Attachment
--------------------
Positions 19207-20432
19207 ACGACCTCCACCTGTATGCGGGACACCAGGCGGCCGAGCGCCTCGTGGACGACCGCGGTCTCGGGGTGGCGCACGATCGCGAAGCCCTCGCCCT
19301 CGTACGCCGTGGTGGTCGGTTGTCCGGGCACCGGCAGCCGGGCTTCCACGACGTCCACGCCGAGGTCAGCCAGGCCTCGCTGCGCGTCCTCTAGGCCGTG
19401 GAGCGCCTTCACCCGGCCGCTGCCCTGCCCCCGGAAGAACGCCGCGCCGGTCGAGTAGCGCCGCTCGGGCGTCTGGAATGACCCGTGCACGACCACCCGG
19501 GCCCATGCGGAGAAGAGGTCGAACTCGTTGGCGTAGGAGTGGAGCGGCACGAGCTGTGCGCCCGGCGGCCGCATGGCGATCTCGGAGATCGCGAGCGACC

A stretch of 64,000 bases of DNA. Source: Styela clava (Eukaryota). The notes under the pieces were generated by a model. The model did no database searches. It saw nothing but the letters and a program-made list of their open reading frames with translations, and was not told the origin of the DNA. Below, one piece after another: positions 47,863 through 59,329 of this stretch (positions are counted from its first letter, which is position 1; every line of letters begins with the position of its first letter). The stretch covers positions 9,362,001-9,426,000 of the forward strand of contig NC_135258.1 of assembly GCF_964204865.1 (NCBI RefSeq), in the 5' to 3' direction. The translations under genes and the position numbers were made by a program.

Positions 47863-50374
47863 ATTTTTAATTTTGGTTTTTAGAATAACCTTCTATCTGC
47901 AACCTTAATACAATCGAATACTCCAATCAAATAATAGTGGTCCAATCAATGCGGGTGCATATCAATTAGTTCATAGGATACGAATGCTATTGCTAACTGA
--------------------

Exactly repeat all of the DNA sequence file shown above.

Positions 19207-20432
19207 ACGACCTCCACCTGTATGCGGGACACCAGGCGGCCGAGCGCCTCGTGGACGACCGCGGTCTCGGGGTGGCGCACGATCGCGAAGCCCTCGCCCT
19301 CGTACGCCGTGGTGGTCGGTTGTCCGGGCACCGGCAGCCGGGCTTCCACGACGTCCACGCCGAGGTCAGCCAGGCCTCGCTGCGCGTCCTCTAGGCCGTG
19401 GAGCGCCTTCACCCGGCCGCTGCCCTGCCCCCGGAAGAACGCCGCGCCGGTCGAGTAGCGCCGCTCGGGCGTCTGGAATGACCCGTGCACGACCACCCGG
19501 GCCCATGCGGAGAAGAGGTCGAACTCGTTGGCGTAGGAGTGGAGCGGCACGAGCTGTGCGCCCGGCGGCCGCATGGCGATCTCGGAGATCGCGAGCGACC

A stretch of 64,000 bases of DNA. Source: Styela clava (Eukaryota). The notes under the pieces were generated by a model. The model did no database searches. It saw nothing but the letters and a program-made list of their open reading frames with translations, and was not told the origin of the DNA. Below, one piece after another: positions 47,863 through 59,329 of this stretch (positions are counted from its first letter, which is position 1; every line of letters begins with the position of its first letter). The stretch covers positions 9,362,001-9,426,000 of the forward strand of contig NC_135258.1 of assembly GCF_964204865.1 (NCBI RefSeq), in the 5' to 3' direction. The translations under genes and the position numbers were made by a program.

Positions 47863-50374
47863 ATTTTTAATTTTGGTTTTTAGAATAACCTTCTATCTGC
47901 AACCTTAATACAATCGAATACTCCAATCAAATAATAGTGGTCCAATCAATGCGGGTGCATATCAATTAGTTCATAGGATACGAATGCTATTGCTAACTGA